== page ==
The song Good King Wenceslas is popular at Christmastime. However many people do not understand the song. The week before last, I explained who Wenceslas was. Last week I explained some of the more difficult words in the first-half of the song. This week I will finish the song.
What do the words mean? The first time a difficult or confusing word is used in the song I will explain it. Some words, that were explained last week, will not be explained again.
This line is a big problem. Saint Agnes lived from 1211 to 1282, long after Wenceslas. Although venerated (greatly honoured) for centuries, she only officially became a saint in 1989, long after the song was written. It is also confusing because she was a descendant of Saint Wenceslas in the song. She was also the sister of a different King Wenceslas I of Bohemia. Remember that Saint Wenceslas was only called a king after his death as an honour. The line refers to some impossible unexplained landmark that exists only in this song.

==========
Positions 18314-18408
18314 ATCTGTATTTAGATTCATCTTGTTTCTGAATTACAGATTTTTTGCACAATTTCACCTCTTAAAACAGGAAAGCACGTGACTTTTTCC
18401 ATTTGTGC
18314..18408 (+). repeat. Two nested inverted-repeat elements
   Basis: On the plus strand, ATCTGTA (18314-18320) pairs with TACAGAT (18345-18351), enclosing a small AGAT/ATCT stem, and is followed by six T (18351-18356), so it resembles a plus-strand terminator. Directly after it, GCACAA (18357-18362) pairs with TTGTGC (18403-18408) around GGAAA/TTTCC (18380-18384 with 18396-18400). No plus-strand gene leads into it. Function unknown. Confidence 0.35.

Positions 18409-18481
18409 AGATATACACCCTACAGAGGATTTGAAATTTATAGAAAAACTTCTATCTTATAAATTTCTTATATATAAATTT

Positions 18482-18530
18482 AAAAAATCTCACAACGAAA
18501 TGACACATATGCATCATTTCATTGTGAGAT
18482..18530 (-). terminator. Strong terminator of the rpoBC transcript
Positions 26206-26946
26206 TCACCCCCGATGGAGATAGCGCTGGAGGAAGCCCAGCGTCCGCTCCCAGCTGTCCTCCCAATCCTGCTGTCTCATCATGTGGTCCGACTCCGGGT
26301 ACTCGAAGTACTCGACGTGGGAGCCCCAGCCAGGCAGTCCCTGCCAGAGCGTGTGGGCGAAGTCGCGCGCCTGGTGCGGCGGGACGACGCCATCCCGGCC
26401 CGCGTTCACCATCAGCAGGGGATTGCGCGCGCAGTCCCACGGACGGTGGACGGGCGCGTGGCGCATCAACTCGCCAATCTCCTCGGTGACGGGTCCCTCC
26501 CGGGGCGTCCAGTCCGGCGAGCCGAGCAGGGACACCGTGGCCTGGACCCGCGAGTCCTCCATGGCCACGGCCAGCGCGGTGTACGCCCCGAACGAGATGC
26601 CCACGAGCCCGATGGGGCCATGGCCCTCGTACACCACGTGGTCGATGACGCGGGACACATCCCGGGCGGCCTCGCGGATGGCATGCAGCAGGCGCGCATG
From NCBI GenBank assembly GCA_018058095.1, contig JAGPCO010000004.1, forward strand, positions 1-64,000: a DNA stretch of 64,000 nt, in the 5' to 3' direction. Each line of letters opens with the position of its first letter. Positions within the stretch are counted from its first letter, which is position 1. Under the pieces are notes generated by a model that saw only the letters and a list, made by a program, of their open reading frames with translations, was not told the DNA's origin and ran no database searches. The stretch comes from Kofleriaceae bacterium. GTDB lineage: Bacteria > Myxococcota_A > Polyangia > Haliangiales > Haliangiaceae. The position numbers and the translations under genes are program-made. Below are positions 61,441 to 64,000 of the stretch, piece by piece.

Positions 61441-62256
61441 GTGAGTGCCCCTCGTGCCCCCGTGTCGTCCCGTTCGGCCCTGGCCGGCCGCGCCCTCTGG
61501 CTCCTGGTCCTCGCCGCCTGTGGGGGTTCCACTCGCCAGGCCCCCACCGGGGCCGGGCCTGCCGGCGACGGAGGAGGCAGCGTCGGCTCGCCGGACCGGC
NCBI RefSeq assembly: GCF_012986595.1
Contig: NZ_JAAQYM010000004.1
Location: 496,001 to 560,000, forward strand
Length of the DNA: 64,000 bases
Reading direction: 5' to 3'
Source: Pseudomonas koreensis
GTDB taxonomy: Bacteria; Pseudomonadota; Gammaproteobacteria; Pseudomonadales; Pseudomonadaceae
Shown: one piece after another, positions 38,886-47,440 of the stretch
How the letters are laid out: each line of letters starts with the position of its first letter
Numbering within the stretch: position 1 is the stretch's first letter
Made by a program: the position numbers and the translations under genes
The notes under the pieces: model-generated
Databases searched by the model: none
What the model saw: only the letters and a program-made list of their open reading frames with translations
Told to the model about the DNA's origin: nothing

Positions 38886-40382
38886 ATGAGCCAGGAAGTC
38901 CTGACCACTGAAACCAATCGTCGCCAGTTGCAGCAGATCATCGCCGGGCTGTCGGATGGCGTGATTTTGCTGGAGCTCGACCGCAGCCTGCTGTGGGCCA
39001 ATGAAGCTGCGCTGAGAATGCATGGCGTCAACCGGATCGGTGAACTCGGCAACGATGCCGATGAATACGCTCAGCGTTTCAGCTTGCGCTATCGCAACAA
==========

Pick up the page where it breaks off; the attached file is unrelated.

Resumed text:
"Bring me flesh (meat), and bring me wine, bring me pine logs hither:
Thou and I shall see him dine (eat),
when we bear (carry) them (the food and logs) thither (to that place).”
The poor man lives beside the forest. Why does he need to collect wood a league away from the forest? There were some strict medieval laws preventing people hunting or cutting wood in a forest.The forest was owned by the king or a noble. This practise was common, and hated, in Norman England.